Taylor Spreitler may have missed out on a few teenage signposts, but they’re hardly noticed from the fast lane. The seasoned 18-year-old has been a model, a soap opera actress, and now, she’s the star of the ABC Family’s “Melissa and Joey”.
The show, which portrays two teen siblings living with their aunt and a male nanny, features Spreitler as Lennox, the sociable girl who writes her high school’s blog and often gets herself into trouble. Playing a kid while she works amongst adults is nothing new for the actor. She chatted with Backstage about working with Melissa Joan Hart and Joey Lawrence, not going to high school, and staying true to yourself.
Before “Melissa & Joey,” you acted on the soap opera “Days of Our Lives.” How would you describe your transition to a working on a sitcom?
Taylor Spreitler: It’s nice going into work and laughing every day and not crying about dead people! It was hard at first. It’s a huge transition [to do] a sitcom in front of a live audience. But I work with amazing people. My cast definitely made it a lot easier.
Speaking of your cast, you have some veteran actors working alongside you. Did your co-stars Melissa Joan Hart and Joey Lawrence give you any acting tips from their many years in TV?
Spreitler: Every day they give me a new piece of advice. They grew up in the industry so they know what’s it’s like to grow up on a set. They’re always like, “You show up at work but you have to have fun. And if you aren’t, there’s no point in doing it.” Melissa threw me a graduation on set because I didn’t go to high school and didn’t get to have a graduation. I have a diploma from “Melissa & Joey High School."
What was it like not going to high school?
Spreitler: I don’t really have a lot to compare it to! I grew up very differently than a lot of other people in my hometown in Mississippi. But I can’t imagine my life any other way. I flew home and surprised my best friend at his graduation, and I remember turning to my mom and saying, “My graduation was so much cooler than this.” I had Melissa Joan Hart give my commencement speech. I never thought growing up in a small town that I’d be working with [Clarissa from] “Clarissa Explains It All.”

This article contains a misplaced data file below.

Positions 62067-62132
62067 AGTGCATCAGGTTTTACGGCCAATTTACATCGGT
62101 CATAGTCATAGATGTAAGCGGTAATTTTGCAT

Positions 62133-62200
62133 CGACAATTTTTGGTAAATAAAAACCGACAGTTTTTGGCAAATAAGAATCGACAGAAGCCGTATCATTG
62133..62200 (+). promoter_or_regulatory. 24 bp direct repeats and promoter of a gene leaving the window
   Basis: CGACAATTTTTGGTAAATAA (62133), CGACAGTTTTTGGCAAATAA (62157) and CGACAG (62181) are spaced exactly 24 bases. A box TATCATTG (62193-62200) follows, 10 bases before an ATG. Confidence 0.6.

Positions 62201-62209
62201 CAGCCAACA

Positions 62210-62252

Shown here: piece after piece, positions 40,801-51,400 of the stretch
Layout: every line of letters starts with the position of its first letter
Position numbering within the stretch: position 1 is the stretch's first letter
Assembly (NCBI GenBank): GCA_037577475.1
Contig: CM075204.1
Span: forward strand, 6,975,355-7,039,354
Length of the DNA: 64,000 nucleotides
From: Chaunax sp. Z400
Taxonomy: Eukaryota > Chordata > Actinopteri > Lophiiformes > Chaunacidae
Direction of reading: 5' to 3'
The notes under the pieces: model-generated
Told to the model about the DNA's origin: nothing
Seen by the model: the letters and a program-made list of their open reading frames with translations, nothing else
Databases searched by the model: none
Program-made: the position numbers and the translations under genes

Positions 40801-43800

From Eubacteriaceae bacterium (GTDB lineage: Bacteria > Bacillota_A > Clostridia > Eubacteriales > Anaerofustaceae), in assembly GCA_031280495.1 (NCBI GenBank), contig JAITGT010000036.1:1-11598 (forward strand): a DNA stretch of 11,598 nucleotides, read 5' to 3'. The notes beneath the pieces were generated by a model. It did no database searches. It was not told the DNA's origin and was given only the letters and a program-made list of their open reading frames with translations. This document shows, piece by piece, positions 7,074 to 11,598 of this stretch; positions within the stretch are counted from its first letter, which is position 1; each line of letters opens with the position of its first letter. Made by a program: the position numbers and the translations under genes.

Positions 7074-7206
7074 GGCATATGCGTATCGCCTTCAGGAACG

What have you learned working on the show?
Spreitler: Every episode has had so many relevant issues. As an actor, you come in contact with so many different people and cultures. It makes you a more accepting person. There’s a life lesson in every episode.
Is there any particular episode that comes to mind?
Spreitler: There was an episode where [Lennox] pretends to be gay because she doesn’t like the way the school was talking about [homosexuality]. I think she’s taught me how to deal with situations. There’s a way to deal without putting yourself right in the middle of it. That episode stood out to me a lot.
What is the pace of working on a television show?
Spreitler: On “Days of Our Lives,” the pace was so crazy. On “Melissa and Joey,” it’s great. It’s fun showing up Monday mornings and doing a table read and figuring out what we’re going to do for the week and then seeing it all come together on Friday nights when we’re in front of a live audience.
Can you see the audience while you’re filming the show?
Spreitler: Yeah, our filmings are like a concert. People are jumping up and down, and we’ll sometimes plays Joey’s old music, and we have this little dance number that we sometimes do. We interact with them a lot.
What is the secret to staying yourself in the industry?
Spreitler: I think it’s who you surround yourself with. You have to keep yourself grounded. In L.A., it’s easy to get wrapped up in this young Hollywood mess. You feel like you have to go out every night. You have to realize that you’re here to work. I didn’t move out here to party all the time. Melissa and Joey have to meet every guy I date.
So it’s like their parent roles seep into your real life.
Spreitler: [Laughs] Yeah.
What are some of challenges of being a teen actor that most people wouldn’t realize?
Spreitler: Most of us are still in that awkward stage of life where we’re trying to figure out who we are. We make mistakes like every teenager in the world, but when you’re an actor, people see those mistakes. Twitter and Facebook have made it easier to connect with people and fans, but it’s harder to keep your personal life your personal life. It’s a lot of pressure, but at the end of the day it’s worth it.
What advice do you have for other teen actors who want to make it in the business?
Spreitler: Make sure it’s something that you absolutely want to do. It’s hard work. I had get over a Southern accent and go through a lot of obstacles. But I love my job, and I love what I do. If it’s something that your parents are pushing you into, it’s never going to be rewarding.